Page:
Why would you buy one of England's redundant prisons?
Some of England's oldest prisons are up for sale as the Ministry of Justice moves to larger "super jails". But what can you do with a redundant jail?
For those in the market for a former prison, there are four currently for sale; Gloucester, Brockhill in Worcestershire, Shepton Mallet in Somerset and Kingston in Portsmouth.
Two others, Shrewsbury and Bullwood Hall in Essex, are under offer and another jail which closed last year, Northallerton in North Yorkshire, is expected to be sold to an unnamed public body without going to market.
Andrew Moss, from property consultants GVA, is overseeing the sale of four former jails and believes they can be put to a variety of uses.
He says there is no such thing as a "typical buyer" but adds: "Because of the unusual nature of these listed buildings it is likely to be a specialist, or someone willing to speculate."
One deal completed this year was the sale of HMP Canterbury, once home to Ronnie and Reggie Kray. It was bought by Canterbury Christ Church University.
The university plans to use the five-acre prison site, including the 19th Century jail, to expand its North Holmes campus which sits within a UNESCO World Heritage Site.
The university paid £7m for the prison and the surrounding land. It won't say what it intends do with the building until it has carried out a 12-month planning review, due to be completed next year.
One possibility could be extra student accommodation.
A number of jails have been successfully converted, including HMP Oxford, which became a hotel in 2005.
The building can trace its history back to Oxford Castle in the 11th Century, but it was rebuilt and turned into a prison after the English Civil War.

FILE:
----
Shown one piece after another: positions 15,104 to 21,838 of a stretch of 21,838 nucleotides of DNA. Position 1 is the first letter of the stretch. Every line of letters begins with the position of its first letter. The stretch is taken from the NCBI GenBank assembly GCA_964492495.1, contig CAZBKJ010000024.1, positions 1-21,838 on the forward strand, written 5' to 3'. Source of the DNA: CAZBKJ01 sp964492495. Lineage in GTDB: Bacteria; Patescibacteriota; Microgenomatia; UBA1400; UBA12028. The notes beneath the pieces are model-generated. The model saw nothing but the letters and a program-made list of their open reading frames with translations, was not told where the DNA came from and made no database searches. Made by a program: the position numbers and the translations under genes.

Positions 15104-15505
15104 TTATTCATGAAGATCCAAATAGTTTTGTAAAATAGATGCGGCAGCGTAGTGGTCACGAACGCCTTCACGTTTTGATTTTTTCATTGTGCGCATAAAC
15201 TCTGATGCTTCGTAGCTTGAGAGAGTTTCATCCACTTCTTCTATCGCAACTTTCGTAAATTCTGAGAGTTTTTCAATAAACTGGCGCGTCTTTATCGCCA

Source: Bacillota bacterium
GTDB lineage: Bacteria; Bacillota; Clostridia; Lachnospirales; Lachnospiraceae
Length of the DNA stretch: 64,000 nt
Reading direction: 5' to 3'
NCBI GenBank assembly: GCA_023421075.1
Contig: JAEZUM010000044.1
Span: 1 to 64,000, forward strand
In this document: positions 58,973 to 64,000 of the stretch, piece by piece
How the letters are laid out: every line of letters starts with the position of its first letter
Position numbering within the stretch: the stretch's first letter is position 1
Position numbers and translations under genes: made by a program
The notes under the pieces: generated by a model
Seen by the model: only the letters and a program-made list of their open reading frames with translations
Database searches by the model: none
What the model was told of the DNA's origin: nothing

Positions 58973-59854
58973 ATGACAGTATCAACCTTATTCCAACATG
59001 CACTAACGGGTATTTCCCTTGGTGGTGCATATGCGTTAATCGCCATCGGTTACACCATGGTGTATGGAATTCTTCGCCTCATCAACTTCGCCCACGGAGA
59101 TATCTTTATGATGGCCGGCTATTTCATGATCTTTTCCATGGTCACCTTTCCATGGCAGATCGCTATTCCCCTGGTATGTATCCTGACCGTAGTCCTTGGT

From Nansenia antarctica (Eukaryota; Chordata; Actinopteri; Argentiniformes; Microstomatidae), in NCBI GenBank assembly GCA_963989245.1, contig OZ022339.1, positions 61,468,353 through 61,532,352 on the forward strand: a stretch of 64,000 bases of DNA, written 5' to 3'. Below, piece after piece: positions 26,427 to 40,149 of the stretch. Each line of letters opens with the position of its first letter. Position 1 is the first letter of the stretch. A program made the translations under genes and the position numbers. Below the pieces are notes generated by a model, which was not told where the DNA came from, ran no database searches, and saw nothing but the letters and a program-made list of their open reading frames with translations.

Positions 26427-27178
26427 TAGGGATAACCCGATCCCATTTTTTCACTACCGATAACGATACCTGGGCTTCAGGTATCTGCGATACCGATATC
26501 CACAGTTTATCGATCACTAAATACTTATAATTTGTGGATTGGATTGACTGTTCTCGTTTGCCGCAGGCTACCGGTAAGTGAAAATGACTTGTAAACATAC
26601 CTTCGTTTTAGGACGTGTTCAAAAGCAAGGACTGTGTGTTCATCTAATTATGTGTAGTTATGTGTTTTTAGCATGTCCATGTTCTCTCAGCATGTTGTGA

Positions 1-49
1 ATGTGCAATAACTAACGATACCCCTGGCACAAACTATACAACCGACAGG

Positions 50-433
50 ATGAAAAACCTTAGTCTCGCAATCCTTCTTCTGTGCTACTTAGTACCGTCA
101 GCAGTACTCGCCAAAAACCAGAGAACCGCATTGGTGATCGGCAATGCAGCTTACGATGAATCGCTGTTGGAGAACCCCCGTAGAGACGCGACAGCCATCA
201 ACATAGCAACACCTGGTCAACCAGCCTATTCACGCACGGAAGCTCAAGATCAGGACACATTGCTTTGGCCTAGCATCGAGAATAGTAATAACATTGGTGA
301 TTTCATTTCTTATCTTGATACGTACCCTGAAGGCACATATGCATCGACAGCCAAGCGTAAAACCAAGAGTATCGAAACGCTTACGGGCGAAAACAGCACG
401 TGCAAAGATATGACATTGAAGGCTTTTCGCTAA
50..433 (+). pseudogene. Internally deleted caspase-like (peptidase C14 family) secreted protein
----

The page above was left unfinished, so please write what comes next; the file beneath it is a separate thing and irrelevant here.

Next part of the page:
Almost a decade after its closure in 1996, HMP Oxford was bought by the Trevor Osborne Property Group and leased to the Malmaison hotel chain, with around £20m spent in total on the complex.
A number of original features, including the metal staircases and some of the cell doors have been preserved.
The company's chief operating officer Scott Harper said the hotel appealed to people who "are looking for something more than just a bed".
Mr Harper added: "The Oxford prison is a stunning building and although the concept of staying in a prison may seem odd initially, people are generally really intrigued."
Abingdon Prison in Oxfordshire has gone through a number of transformations.
It was originally built by prisoners from the Napoleonic Wars and served as a jail between 1811 and 1868.
The building then did time as a commercial grain store, before it went through another conversion and opened as Abingdon's Old Gaol Leisure Centre in 1976.
The leisure centre closed in 2002 and the building was bought by local property developer, Cranbourne, which announced it would turn the site into flats and restaurants.
Work on the project started in March 2010 and is due to be completed later in the year.
English Heritage said it encourages "sensitive development" and is not opposed to selling off England's jails.
In some cases, community groups have stepped in to suggest ways of developing the sites sympathetically.
The Kingston Prison Action Group put forward the idea of a prison museum or a rehabilitation centre for young offenders when HMP Kingston in Portsmouth closed in 2013.
The group said: "With creative thinking, a passion to make a difference and a coalition of the willing, there is a real opportunity to create a lasting legacy".
Reading jail, which once held Oscar Wilde and was made famous by his poem, The Ballad Of Reading Gaol, is also worth preserving, according to The Oscar Wilde Society.
Its deputy chairman Michael Seeney said: "We would support the continued use of the prison in any guise, hoping that the Oscar Wilde connection would be retained."
So what is the most interesting use proposed so far?
Mr Moss, from GVA ,said he liked the irony of a prison being turned into a hotel.
"They remain mass accommodation," he said, "except now the rooms are all en-suite."